Current study demonstrated the possible protective effects of soy isoflavones against the risks of adiposity and hepatic oxidative stress in cyclic female Wistar rats. Exposure of mature cyclic female rats to soy isoflavones significantly (P<0.05) reduced food consumption and body weight gain than control ones. Given the physiochemical similarity between soy phytoestrogens and estradiol, it is not surprising that exposure to dietary soy phytoestrogens mimics estrogen’s hormone action as it acts as estradiol. These results are generally consistent with those reported by studies of Tolba22 and Ebaid et al.23 Reduction in food intake may be due to the appetite repressing action of estrogen24 as dietary phytostrogens decrease food intake and hence decrease body weight. The decrease implies that the estrogenic hormone action of soy isoflavones which is beneficial to body fat regulation. Consequently, leptin hormone level that is produced from fat tissue was decreased. Leptin hormone influences hypothalamic neuropeptide Y levels which regulates feeding behaviour.25
Dietary soy isoflavones was shown to have direct effects on lipid metabolism as it decreased TC & TG and increased HDL significantly (P<0.01) in all phases of estrus cycle. These results are consistent with previous records of Uesugi et al.26 and Tolba,22 This could be attributed to the effect of soy isoflavones on hepatic lipid metabolism and adipose tissue that led to decrease in triglycerides.27 This was reflected by decrease in hepatic fatty changes in treated group among all phases of the estrous cycle. These results suggests the hypolipidemic effect of soy isoflavones that are ascribed to their structural similarities to estradiol which acts predominantly via two distinct nuclear ERs, ERα and ERβ, that are defined as ligand-inducible transcription factors.28 Another explanation for the lipid-lowering effect of soy isoflavones; is it might lower cholesterol levels through reduction of intestinal cholesterol absorption with increase in bile acid excretion.29
Soy isoflavones significantly (P<0.01) decreased serum leptin level during proestrus, estrus, metestrus, and diestrus than control. Leptin is a mediator of long-term regulation of energy balance.30 Taking together, the depression in TG and TC as well as the reduced hepatic fatty changes this allowed us to believe the direct influence of soy isoflavones on adipocytes which are the main source of leptin.31 Moreover, soy isoflavones especially genistein inhibit some enzymes in adipocytes that abates their leptin production in spite of unchanged gene expression.32
Soy phytoestrogens increased GSH significantly (P<0.01) during proestrus phase of the cycle and at P<0.05 during estrus and metestrus. On the other hand hepatic MDA was reduced significantly at P<0.01 during proestrus and at P<0.05 during estrus, metestrus, and diestrus phases in soy isoflavones treated livers than control ones. These results were coincide with those of Baeza et al.33 The lipid profile improvements (TC and TG) in soy isoflavones group could be attributed to such effect. Lipid profile alterations is a causal factor for reduction in lipid peroxidation34 and oxidative stress35 that resulted from increase in reactive oxygen species production and reduction in antioxidant enzymes. Hepatic steatosis that shown in group I leaded to an increase in lipid peroxidation in hepatocytes, which, in turn, activates hepatic stellate cells (HSCs). The HSCs are thought to be the primary target cells for inflammatory and oxidative stimuli, and to produce the components of extracellular matrix.36 Moreover, soy isoflavones as SERMs could exert positive effects on liver functions37 as they possess anti-oxidant properties38 thus increasing the hepatic expression of ERβ. Finally, soy isoflavones significantly (P<0.05) increased hepatic ERβ that could modulate energy homeostasis, oxidative stress and lipid peroxidation. However this point needs further investigations and confirmation.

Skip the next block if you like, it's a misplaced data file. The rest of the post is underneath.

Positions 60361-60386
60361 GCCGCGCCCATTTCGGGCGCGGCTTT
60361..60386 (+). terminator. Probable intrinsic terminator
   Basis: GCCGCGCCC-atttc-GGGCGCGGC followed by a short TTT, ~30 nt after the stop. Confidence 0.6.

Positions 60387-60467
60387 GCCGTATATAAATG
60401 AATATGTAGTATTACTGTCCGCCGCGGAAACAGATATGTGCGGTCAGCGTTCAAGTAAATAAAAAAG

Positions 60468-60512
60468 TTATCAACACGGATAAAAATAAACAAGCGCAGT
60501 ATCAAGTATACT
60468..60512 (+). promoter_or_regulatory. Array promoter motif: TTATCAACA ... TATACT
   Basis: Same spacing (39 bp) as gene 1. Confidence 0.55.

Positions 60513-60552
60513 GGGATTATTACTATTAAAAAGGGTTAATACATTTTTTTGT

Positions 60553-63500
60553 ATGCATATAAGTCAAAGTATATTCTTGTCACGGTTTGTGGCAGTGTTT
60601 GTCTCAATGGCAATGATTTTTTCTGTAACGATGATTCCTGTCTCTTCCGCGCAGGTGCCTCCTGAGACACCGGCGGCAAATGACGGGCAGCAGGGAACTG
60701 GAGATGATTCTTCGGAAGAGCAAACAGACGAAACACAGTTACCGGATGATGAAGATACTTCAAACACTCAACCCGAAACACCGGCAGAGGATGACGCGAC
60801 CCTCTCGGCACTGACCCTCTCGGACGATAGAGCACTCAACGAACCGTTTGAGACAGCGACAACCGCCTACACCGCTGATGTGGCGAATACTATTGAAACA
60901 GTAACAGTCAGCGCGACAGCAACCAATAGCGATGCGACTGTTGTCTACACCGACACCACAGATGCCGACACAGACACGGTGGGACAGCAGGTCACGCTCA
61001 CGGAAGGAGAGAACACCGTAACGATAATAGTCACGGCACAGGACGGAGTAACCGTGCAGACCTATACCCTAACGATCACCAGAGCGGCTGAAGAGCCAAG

Soy isoflavones improved serum lipid profile, inhibited leptin, modulate hepatic oxidative stress and lipid peroxidation, reduced accumulation of fat in the liver and increased hepatic ERβ expression. Collectively, these results suggest that soy isoflavones can represent a new class of ERβ ligand to prevent/treat adiposity and hepatic oxidative stress.
Conflict of Interest
The authors declare that they have no conflict of interest to disclose.
This work is fully funded by researchers